HIGHER oil prices following Iraq's invasion of Kuwait have given Texas a boost. But many Texas officials would rather see prices stabilize - even at a lower price per barrel than is current - and are calling for the United States to adopt a national energy policy to help control prices.
Texas was forced to diversify its economy after the 1980s oil bust, when many oil and related companies folded. Nonetheless, oil production and related industries constitute a vital part of the economic base of the Lone Star state.
Now oil and natural gas production taxes make up only 8 percent of the state's total taxes, down from 28 percent in 1981, says John Bender, deputy state comptroller.
``Changes in the price of oil have less of an impact [on Texas] than 10 to 20 years ago,'' Mr. Bender says. Still, if the price of a barrel of crude oil is raised $1 for a year, the Texas state treasury receives $50 million in additional state taxes, he says.
However, it is too soon to tell if higher prices will hold, or if they will mean more jobs for Texans. Higher gasoline prices could even lead to a drop in consumption and cost the state revenue, Bender says.
The state treasury sorely needs new funds. Texas is facing serious court-ordered reforms in how it funds public schools, prisons, and services to the mentally retarded. Last week, Medicaid payments to Texas hospitals were cut off because the state's Department of Human Services funds have run dry.
But what Texas needs more than anything is for oil prices to stabilize, says William Fisher of the Bureau of Economic Geology at the University of Texas at Austin.
``The [current] price level is such to encourage a substantial amount of exploration and development, but the big factor is the perception of how stable [prices] might be,'' says Dr. Fisher, who is also with the Texas Independent Producers and Royalty Owners.
Oil producers have been burned so often by fluctuating prices that most will be cautious about investing in new wells, he says. Also, the reduced oil-field activity of recent years has sapped the infrastructure of equipment and trained personnel Texas once had.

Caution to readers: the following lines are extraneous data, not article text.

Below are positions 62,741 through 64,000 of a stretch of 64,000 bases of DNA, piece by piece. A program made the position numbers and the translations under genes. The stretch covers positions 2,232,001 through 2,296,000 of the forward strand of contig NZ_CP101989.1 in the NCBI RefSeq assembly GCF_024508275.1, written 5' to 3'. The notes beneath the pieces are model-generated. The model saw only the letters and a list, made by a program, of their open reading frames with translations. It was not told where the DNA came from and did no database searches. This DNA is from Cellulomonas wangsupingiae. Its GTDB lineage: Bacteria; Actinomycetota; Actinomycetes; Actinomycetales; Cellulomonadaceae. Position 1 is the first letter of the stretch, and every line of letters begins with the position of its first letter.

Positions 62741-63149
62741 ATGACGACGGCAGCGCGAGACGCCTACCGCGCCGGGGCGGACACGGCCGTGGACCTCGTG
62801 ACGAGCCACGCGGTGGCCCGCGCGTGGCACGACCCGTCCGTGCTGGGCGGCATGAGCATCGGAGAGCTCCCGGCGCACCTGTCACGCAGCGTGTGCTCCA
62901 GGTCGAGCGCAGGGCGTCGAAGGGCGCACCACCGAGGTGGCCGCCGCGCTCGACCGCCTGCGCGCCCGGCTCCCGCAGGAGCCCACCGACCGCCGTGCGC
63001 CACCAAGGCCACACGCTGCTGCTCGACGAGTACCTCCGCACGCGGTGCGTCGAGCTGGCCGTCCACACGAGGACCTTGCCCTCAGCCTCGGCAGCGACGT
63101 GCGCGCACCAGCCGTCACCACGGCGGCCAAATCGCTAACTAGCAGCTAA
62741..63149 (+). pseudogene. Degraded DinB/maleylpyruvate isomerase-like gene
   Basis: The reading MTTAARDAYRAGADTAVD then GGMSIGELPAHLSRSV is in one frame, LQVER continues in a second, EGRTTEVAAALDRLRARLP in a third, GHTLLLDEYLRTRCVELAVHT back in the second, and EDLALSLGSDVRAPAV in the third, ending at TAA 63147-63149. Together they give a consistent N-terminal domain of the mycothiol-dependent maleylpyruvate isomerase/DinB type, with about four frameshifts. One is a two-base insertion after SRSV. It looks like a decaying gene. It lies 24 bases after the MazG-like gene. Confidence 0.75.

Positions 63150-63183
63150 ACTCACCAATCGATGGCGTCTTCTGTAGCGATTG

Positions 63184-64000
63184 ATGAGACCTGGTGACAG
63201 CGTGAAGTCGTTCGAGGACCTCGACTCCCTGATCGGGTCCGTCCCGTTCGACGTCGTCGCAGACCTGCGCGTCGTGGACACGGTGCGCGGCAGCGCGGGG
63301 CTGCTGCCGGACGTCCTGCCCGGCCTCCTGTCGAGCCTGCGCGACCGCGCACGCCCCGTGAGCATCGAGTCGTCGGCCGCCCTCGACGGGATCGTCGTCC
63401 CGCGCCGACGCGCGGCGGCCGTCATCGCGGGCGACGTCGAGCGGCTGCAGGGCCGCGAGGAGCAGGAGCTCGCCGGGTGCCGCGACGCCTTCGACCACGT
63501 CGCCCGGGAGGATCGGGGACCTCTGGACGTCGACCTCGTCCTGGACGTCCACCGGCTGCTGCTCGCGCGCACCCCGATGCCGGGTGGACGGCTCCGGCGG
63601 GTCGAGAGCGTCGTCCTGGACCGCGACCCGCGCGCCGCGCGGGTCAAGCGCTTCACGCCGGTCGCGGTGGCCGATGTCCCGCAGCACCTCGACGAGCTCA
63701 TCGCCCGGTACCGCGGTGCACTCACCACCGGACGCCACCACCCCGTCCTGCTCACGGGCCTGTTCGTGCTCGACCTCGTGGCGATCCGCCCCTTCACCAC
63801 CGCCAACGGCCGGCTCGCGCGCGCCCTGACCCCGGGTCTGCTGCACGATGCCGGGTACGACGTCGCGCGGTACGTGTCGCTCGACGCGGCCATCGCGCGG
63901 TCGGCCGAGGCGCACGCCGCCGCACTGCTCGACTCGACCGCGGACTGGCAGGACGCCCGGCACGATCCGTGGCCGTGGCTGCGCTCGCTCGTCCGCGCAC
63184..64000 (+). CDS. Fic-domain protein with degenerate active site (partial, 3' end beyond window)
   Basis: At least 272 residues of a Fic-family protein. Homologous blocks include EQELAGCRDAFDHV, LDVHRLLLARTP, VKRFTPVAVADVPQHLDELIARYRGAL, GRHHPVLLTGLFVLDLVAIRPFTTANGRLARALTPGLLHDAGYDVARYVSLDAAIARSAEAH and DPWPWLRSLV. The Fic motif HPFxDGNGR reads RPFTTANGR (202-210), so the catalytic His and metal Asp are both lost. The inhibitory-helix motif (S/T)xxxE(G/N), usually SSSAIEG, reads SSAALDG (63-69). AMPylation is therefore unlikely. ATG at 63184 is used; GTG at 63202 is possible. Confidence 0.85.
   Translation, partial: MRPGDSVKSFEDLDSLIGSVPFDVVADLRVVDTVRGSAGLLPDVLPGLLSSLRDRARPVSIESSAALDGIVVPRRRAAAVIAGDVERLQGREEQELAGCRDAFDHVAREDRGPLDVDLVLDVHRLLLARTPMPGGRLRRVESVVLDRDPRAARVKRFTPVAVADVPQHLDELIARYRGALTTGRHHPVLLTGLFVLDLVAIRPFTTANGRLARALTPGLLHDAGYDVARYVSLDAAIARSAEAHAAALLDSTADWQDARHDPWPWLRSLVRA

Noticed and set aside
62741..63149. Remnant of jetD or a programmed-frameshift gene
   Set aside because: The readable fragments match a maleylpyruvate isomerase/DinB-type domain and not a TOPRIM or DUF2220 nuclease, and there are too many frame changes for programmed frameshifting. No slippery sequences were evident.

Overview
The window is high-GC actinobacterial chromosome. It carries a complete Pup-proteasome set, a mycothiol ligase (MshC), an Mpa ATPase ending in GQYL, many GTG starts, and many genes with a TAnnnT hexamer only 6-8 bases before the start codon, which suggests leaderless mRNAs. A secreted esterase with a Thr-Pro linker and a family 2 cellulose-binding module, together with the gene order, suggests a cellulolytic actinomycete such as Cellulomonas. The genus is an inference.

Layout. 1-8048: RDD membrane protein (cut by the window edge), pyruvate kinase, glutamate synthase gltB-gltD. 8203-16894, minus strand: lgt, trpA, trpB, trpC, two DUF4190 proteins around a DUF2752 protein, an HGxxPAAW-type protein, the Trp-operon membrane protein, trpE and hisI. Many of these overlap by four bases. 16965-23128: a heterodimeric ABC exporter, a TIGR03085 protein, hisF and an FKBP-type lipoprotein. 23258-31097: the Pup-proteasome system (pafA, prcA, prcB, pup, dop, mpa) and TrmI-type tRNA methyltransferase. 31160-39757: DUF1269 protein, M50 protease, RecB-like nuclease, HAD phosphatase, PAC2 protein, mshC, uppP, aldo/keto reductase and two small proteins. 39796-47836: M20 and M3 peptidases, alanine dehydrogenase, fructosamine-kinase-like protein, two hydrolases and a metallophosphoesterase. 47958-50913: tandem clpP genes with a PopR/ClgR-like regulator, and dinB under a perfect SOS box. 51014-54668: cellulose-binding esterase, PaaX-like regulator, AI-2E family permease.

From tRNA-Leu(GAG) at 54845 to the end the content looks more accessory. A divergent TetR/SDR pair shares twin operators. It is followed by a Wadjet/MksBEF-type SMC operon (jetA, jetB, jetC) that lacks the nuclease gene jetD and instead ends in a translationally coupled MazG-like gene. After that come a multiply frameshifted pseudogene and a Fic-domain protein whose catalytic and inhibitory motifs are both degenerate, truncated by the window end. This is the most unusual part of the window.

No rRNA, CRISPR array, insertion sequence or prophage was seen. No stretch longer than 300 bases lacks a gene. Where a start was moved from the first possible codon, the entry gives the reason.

``One reason [OPEC] has made sure we've had low prices for the last four to five years is they wanted to raise consumption in the US and the rest of the industrialized world, and to reduce non-OPEC production. They've been very successful at that,'' Fisher says.
``If prices are higher and perceived as being stable [over the next several years], then the infrastructure will be built back up,'' Fisher says.
The United States is still dependent on foreign oil because consumers want to pay low prices for gasoline and don't care where the crude comes from, says John Sharp, commissioner for the Texas Railroad Commission, which regulates the oil and gas industry.
Texas crude is more competitive at higher prices because its cost of production is greater than that of oil in the Middle East. Higher labor costs and more stringent environmental controls in the US make Texas oil cost about $6 more per barrel than Middle Eastern oil, Mr. Sharp says.
Last Thursday Sharp announced a four-point plan to reduce oil imports by using natural gas in place of fuel oil whenever possible. Electric utilities and vehicles can be designed as ``dual-fuel'' operations.
Natural gas is plentiful in Texas, and in the last five years has brought more wellhead taxes than oil, Sharp says. ``Texas currently has excess natural gas supplies of 1 billion cubic feet per day,'' he says.
As long as the situation in the Middle East is as unstable as it is now, there is no way to predict what will happen to the Texas economy, says Gary Wood, president of the Texas Research League, a business-backed research group.
Although its economy is still fragile, Texas still might feel a nationwide recession less than other states, Mr. Wood says. But any positive effects on the state treasury of higher oil prices could be offset by the negative impact of higher prices - and a possible nationwide recession - on low-income Texans.